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How to Treat a Sprained Ankle with Physical Therapy

We’ve all twisted our ankles before. Sprained ankles typically result when the foot rolls onto the ankle, stretching or even tearing the ligaments. Ankle sprains are a common sports injury, but they can also happen when walking, jumping, or running.

The extent of the sprain affects pain, ankle stability, and recovery time. For example, a grade I ankle sprain, while tender, has minimal ligament damage and little loss of function. Recovery typically lasts a week or two. On the other hand, a grade III ankle sprain involves completely torn ligaments. The ankle joint is unstable, and recovery can last up to six or more months.

While many of us have suffered through a sprained ankle by icing it and giving it time, minor-to-severe ankle sprains require proper treatment and rehab. This is important not just for your immediate recovery but also for your future. Without treatment, ankle sprains can weaken the joint and contribute to future injuries, which in turn, can lead to long-term complications such as ongoing instability, chronic pain, or arthritis.

Recovering from an Ankle Sprain

Minor sprains have traditionally been treated with rest, ice packs, propping up your ankle, and avoiding putting weight on it for a while. For more severe sprains, physical therapy is usually prescribed. However, more and more evidence shows that even grade I sprains can benefit from physical therapy. Regardless of severity, if you’ve recently sprained your ankle, come in and get it evaluated.

That’s where we come in — and the sooner the better. Here’s why: Early treatment is important to prevent other injuries in other areas later on. Seeking physical therapy now gets you on the path to recovery faster, helping you to recover from an ankle sprain without compromising other parts of your body.

So, what will we work on in physical therapy for a sprained ankle?

  • Balance and proprioception — You probably know what balance is (your ability to stay upright) but proprioception might be new to you. Proprioception is your body’s ability to sense where it is in relation to the environment. Balance and proprioception assessments and exercises are important to regain proper ankle function and prevent future recurrences.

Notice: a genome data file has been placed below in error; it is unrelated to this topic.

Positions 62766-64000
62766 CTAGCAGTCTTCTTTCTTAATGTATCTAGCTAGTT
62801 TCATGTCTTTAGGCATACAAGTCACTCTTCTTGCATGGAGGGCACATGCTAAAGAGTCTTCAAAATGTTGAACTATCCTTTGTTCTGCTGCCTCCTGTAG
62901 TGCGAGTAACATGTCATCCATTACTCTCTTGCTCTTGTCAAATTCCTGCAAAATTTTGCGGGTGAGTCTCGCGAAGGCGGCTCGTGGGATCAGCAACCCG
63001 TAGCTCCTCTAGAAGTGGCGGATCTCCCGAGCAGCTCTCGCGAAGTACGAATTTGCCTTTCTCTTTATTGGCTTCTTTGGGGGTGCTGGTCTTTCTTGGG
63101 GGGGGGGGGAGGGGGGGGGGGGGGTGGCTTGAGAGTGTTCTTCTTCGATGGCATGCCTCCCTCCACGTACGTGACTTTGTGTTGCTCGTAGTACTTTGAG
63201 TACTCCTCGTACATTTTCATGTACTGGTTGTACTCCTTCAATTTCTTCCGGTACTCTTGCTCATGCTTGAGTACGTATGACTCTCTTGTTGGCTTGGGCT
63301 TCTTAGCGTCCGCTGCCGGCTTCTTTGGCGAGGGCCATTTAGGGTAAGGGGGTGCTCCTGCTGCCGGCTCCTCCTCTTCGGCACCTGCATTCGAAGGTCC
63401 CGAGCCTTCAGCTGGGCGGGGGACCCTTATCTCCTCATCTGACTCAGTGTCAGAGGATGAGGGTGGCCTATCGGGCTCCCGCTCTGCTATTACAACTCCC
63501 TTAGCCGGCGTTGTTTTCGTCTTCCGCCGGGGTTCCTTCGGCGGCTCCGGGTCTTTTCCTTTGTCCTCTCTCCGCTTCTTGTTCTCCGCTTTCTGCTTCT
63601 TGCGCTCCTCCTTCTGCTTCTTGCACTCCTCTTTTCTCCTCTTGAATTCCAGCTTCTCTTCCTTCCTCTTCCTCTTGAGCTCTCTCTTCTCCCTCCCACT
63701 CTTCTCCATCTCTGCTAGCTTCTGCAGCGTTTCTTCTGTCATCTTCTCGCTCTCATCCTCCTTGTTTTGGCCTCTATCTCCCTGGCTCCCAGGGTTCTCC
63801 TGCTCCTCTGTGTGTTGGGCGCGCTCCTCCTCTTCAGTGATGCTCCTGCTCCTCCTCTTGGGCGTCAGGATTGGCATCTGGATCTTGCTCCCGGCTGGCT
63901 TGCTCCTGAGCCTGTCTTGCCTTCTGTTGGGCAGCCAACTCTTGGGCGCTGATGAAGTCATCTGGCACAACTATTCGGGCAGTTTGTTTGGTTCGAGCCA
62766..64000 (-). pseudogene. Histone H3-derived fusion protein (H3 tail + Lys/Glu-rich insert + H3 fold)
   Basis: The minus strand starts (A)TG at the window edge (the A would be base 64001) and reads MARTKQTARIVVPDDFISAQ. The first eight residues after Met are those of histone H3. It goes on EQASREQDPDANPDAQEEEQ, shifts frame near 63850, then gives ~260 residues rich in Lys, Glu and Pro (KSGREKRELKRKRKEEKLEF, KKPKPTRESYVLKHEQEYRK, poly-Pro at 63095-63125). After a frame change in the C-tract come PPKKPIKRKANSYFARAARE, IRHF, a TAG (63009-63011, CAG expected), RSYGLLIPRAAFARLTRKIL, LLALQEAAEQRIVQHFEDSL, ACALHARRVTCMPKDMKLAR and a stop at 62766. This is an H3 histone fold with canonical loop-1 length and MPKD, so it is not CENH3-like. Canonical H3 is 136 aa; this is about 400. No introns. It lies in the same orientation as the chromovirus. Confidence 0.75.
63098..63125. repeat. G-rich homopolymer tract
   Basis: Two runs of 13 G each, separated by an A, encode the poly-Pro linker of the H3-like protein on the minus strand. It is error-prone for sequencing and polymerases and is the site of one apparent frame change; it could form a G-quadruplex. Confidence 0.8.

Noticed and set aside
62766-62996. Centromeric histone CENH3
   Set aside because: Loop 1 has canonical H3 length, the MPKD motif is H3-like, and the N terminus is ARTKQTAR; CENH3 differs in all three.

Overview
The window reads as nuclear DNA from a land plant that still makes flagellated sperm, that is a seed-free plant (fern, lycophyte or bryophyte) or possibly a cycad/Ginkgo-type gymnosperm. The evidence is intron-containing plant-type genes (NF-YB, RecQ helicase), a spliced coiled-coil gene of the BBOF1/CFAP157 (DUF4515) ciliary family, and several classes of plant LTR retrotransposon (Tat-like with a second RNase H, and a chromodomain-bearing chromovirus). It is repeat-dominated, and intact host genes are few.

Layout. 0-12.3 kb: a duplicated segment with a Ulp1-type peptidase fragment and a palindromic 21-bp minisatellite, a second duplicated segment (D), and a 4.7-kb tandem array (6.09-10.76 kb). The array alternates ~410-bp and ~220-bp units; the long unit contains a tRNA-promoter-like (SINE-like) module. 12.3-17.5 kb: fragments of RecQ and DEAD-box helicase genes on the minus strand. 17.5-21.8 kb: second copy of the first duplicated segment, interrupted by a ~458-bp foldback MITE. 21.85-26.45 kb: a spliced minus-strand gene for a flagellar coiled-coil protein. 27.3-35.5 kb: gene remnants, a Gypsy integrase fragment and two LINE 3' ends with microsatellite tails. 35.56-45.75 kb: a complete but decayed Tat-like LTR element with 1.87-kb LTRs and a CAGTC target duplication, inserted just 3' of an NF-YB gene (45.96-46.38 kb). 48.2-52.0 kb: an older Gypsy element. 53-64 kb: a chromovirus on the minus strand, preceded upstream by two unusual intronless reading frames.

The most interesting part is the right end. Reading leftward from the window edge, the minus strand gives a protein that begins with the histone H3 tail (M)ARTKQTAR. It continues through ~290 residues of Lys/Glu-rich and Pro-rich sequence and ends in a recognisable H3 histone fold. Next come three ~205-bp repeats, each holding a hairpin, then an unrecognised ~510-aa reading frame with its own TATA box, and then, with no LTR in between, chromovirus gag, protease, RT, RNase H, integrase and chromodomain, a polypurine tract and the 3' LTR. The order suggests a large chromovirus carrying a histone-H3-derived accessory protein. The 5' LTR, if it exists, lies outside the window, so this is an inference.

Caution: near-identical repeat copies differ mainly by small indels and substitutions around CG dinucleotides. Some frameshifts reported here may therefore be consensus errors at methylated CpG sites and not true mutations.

• Strength — It’s tempting to rely on braces or shoes for support, but what happens once you no longer have that external support? Wouldn’t you rather have built-in support? Building your strength is key. Strengthening everything above the ankle including your hips and glutes will help to better position the foot and ankle.

Preventing Ankle Sprains

During our physical therapy sessions, I recommend balance exercises and stretches that should be done before and after athletic activities. You’ll also want to continue strengthening your feet and legs, wear appropriate footwear, avoid sudden and sharp changes in direction, and watch the surface you’re walking, running, or jumping on.

Because there’s a high incidence of ankle sprains with certain contact sports and running, I often recommend “prehab,” which is a type of physical therapy used to prevent injury in the first place. This therapy can also help reduce pain from a current injury, or prepare for a smoother post-op recovery. For athletes in ankle sprain-prone sports, prehab — training in the off season — may be helpful in preventing sprains and improving recovery times should one occur.

Since many sprains are more than a simple twisted ankle, it’s important to seek appropriate care. Physical therapy can be an effective treatment tool to help get you back on your feet and prevent future injury. So keep pushing towards your goals, and don’t let a sprained ankle slow your progress.

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